Offshore-Field Development Plan Changed From Steel Structures to Artificial Islands
- Dennis Denney (JPT Senior Technology Editor)
- Document ID
- Society of Petroleum Engineers
- Journal of Petroleum Technology
- Publication Date
- October 2011
- Document Type
- Journal Paper
- 65 - 68
- 2011. Offshore Technology Conference
- 1 in the last 30 days
- 86 since 2007
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This article, written by Senior Technology Editor Dennis Denney, contains highlights of paper OTC 22015, "A Supergiant- Offshore-Field Development-Plan Change From Steel Structures to Artificial Islands," by A. Modavi, SPE, ExxonMobil Upstream Ventures; Abdul Hakeem Al Muflehi and Ihab O. Tarmoom, SPE, Zakum Development Company; Bakheet Saeed Al Khatheeri, Abu Dhabi National Oil Company; and Adil M. Noman, SPE, ExxonMobil Production Company, prepared for the 2011 Offshore Technology Conference, Houston, 2-5 May. The paper has not been peer reviewed.
The field operator has a mandate to increase production by 40%. If the current steel-platform development plan were continued, many new wellhead-platform towers (WHPTs), thousands of kilometers of additional subsea pipelines, and significant facilities upgrades on existing satellites and on the central processing platform would be required. The increasing complexity and cost of such an expansion motivated a major change of the development plan through construction of artificial islands and the use of extended-reach and long-horizontal completions.
The field is 84 km offshore Abu Dhabi, UAE. It was discovered in the early 1960s and covers approximately 1200 km2. Fig. 1 shows a simplified diagram of the current field infrastructure, which comprises a manned (500-person) central-platform complex and three smaller manned satellite gathering platforms. Facilities are connected by more than 1000 km of flowlines to 80 unmanned WHPTs, each having as many as 14 well slots. Before changing the development plan to the island-based concept, the plan had been to continue installing 25 new WHPTs. Significant upgrades to facilities on the existing satellite platforms and the central processing complex were planned to handle the increased oil-, gas-, and water-production streams and water injection, including requirements for future artificial lift and gas injection. Initially, field development used pattern vertical-well producers and vertical water-injection wells. The plan changed gradually to use linedrive patterns with relatively short (maximum 3,000-ft) horizontal completions.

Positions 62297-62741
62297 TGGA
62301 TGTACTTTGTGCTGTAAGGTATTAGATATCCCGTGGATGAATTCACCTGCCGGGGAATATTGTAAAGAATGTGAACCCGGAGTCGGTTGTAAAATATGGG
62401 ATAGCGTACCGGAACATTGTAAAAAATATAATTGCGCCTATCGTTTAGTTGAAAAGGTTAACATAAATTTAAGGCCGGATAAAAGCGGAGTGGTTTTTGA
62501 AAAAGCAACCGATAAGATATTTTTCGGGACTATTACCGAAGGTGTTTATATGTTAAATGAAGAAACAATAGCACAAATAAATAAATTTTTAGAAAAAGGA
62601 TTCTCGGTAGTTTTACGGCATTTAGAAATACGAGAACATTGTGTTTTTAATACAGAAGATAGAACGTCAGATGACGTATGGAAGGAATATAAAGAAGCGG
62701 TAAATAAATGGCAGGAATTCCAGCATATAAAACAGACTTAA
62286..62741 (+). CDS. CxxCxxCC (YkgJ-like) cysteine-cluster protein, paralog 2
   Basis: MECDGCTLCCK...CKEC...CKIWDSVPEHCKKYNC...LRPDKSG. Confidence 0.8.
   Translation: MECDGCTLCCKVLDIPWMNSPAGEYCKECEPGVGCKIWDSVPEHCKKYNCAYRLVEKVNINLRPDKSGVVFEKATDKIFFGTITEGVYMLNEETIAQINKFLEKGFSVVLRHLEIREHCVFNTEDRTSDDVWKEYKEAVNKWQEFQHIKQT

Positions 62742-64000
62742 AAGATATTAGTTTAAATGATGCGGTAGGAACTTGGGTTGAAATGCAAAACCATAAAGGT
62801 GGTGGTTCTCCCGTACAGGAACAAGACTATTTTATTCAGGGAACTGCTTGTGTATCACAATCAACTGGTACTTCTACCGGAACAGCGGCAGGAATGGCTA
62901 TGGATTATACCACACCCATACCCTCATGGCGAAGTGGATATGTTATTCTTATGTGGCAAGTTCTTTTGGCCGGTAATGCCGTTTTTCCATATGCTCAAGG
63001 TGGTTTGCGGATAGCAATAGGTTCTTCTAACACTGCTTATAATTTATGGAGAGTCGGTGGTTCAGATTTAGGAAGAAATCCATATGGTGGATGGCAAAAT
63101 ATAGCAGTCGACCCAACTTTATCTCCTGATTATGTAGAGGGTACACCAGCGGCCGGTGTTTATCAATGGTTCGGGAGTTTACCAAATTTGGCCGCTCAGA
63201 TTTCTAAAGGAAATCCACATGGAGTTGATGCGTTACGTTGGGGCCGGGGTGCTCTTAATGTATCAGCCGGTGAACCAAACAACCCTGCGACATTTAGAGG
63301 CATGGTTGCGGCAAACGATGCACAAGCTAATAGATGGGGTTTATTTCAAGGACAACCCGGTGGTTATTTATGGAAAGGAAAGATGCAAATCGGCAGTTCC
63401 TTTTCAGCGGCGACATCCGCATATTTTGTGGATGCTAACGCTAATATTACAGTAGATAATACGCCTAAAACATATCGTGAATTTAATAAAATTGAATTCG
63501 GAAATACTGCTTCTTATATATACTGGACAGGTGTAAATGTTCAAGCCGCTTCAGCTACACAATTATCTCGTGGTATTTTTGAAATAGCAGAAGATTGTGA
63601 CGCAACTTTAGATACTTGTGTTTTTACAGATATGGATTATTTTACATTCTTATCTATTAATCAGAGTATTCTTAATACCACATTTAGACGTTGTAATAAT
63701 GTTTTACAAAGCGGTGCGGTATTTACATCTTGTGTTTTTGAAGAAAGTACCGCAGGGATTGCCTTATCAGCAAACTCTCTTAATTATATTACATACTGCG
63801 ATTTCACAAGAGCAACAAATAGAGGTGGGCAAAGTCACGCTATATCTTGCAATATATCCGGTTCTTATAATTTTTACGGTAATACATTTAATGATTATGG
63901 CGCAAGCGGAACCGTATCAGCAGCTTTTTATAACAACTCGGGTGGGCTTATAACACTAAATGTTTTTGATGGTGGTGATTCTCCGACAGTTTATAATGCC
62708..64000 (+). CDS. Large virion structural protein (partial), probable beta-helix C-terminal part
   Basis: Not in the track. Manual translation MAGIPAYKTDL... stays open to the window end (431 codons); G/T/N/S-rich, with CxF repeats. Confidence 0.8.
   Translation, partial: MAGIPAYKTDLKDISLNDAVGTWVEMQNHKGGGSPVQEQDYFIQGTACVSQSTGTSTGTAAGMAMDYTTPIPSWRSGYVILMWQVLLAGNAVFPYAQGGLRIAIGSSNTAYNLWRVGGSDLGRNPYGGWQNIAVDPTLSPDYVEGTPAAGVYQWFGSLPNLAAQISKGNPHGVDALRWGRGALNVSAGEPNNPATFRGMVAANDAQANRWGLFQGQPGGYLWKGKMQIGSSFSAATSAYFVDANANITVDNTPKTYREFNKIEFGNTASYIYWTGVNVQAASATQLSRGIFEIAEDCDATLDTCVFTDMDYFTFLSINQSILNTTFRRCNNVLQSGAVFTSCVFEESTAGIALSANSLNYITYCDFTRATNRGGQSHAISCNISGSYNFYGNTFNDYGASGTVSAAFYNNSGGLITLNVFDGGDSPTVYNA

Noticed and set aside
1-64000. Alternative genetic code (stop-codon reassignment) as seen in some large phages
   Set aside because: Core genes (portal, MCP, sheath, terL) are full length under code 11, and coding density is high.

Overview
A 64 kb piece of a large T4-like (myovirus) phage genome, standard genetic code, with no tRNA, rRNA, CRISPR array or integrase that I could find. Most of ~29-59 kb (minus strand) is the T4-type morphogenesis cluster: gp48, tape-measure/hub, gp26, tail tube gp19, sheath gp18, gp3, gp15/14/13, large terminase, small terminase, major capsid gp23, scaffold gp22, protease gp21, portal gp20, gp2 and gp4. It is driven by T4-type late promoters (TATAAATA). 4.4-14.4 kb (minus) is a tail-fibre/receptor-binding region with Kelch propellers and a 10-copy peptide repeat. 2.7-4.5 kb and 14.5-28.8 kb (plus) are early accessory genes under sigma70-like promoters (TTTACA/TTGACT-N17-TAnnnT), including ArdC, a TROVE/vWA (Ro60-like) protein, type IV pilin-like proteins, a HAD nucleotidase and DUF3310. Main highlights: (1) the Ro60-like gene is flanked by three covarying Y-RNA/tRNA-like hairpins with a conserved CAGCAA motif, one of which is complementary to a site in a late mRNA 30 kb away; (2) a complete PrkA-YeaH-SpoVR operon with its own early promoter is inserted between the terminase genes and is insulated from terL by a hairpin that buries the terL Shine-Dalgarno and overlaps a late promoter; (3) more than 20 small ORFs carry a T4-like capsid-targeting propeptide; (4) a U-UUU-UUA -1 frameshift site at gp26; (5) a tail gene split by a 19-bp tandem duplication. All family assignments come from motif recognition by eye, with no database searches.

Use of the artificial-island concept as drilling and production centers for the subject field was introduced as an alternative to continued development with WHPTs. The island-based development plan uses a four-island development scenario with extended-reach-drilling (ERD) and long-reservoir-contact wells (i.e., horizontal displacements up to 30,000 ft and horizontal completions up to 10,000 ft). The development-drilling plan will be optimized continuously, taking into account new field information and new technologies. The major difference between the new plan and the previous plan is that well placement, spacing, length, and orientation take into account geological variations across the field. Compared with the old WHPT development plan, the island-based plan will double reservoir contact by use of long horizontal completions, resulting in a significant increase of the target field-plateau rate and future production reliability.
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